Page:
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July 6, 2013
From Benghazi to Abu Dhabi, Islamists are drawing lessons from Morsi's ouster.
- Hiding, but still a hero
July 6, 2013
Edward Snowden's revelations about government surveillance transformed him into a champion of the people world over, but left him on the run.
- Restless in Rio
June 29, 2013
A protest in the Confederations Cup has become the catalyst for a nationwide movement.
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Home isn't such a safe place
Americans were sent into a tizzy this week following a terror threat that came from within, last Saturday. A botched car-bombing attempt by an American citizen of Pakistani origin, Faisal Shahzad, has driven home the threat to American security posed by homegrown radicals. Shahzad has confessed to placing a homemade bomb in a car and parking it at New York's iconic Times Sqaure with the intent of killing and injuring civilians. The motivation to carry out the plot, Shahzad is claimed to have confessed, came when he saw Pakistani civilians being killed by US drone strikes in Peshawar. A business analyst and married father of two, Shahzad quit his job last year and relocated to Pakistan, where he is suspected to have been indoctrinated and given training in bomb making by the Pakistani Taliban. Recently, another American citizen with Pakistani links, David Headley, was arrested for his involvement in terror conspiracies. So even as the US administration ups the ante in its fight against terrorism in the Af-Pak area, it might want to look within as well. The threat is not from outsiders alone anymore.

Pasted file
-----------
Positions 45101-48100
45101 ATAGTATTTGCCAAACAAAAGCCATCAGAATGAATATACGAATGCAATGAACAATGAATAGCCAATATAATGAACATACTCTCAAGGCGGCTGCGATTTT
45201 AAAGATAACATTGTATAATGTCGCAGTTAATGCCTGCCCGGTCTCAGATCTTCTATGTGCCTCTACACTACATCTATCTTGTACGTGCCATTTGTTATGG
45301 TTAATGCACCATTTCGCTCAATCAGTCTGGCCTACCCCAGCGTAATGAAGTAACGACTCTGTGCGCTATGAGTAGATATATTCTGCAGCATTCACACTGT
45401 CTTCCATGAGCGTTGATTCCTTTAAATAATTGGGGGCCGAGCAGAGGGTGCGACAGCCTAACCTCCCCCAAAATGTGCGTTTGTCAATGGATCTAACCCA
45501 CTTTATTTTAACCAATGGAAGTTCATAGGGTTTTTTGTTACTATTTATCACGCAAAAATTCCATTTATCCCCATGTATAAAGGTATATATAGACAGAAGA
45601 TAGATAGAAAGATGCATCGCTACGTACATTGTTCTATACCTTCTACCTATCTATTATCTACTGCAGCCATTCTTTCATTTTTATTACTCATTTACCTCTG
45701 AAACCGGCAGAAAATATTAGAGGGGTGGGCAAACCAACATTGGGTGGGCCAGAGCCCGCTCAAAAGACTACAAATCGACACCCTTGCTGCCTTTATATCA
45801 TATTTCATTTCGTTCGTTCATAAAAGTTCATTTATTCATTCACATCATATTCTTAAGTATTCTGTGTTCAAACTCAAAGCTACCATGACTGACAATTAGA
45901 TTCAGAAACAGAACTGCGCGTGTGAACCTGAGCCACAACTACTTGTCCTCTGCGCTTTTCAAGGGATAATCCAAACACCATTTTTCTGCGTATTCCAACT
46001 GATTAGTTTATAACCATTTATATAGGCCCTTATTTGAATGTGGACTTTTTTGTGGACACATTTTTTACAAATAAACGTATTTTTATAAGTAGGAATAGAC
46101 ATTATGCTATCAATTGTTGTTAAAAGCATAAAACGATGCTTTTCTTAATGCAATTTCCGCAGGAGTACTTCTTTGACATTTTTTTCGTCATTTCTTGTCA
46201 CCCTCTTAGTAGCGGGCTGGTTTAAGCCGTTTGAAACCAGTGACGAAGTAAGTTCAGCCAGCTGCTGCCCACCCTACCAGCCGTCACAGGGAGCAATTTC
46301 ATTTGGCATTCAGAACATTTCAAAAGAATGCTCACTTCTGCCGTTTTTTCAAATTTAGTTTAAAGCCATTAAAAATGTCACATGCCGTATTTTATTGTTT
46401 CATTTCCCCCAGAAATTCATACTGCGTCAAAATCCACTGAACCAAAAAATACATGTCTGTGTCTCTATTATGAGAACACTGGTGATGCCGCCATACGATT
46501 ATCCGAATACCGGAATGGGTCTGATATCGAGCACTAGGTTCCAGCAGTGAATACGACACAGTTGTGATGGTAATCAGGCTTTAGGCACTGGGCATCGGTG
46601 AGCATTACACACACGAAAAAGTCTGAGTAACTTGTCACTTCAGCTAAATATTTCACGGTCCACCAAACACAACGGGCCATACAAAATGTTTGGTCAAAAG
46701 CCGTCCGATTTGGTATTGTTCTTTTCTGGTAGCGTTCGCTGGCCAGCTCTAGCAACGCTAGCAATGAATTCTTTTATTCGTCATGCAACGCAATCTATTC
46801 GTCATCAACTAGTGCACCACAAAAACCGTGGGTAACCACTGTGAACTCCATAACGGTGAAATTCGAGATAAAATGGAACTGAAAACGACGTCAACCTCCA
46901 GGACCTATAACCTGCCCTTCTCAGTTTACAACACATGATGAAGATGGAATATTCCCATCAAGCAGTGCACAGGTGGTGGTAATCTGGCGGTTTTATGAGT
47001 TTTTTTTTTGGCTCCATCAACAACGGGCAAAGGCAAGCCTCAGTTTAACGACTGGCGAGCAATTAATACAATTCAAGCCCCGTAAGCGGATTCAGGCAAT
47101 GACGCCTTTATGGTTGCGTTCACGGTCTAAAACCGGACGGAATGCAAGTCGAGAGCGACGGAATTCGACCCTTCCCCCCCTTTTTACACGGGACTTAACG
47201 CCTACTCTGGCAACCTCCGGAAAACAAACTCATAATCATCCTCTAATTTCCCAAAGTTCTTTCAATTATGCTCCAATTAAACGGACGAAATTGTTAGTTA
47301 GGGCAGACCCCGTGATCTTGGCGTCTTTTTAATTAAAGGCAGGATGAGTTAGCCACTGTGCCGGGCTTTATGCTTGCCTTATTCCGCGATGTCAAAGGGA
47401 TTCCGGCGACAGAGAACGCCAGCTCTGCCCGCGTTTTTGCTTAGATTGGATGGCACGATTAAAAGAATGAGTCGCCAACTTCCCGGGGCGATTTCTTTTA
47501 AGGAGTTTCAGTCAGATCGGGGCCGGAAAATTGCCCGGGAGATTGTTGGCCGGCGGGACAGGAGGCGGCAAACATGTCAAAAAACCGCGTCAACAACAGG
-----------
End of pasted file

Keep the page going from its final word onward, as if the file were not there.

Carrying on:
Karzai heads to Washington
What a difference a few months make. Till not so long ago, Afghan president Hamid Karzai was a feted hero in the US and NATO circles. But now that he has fallen out of favour following his remarks about American interference in the recent Afghan elections - as also for hosting Iran's president, Mahmoud Ahmadinejad - it is anybody's guess what sort of a reception he will get when he visits Washington on May 12. President Barack Obama has asked Congress to approve $33 billion more to help fund 30, 000 additional US forces this year, and $4. 5 billion for related foreign aid and civilian operations directed by the State Department. Karzai will have to employ some serious hard sell to convince Congress lawmakers to oblige.
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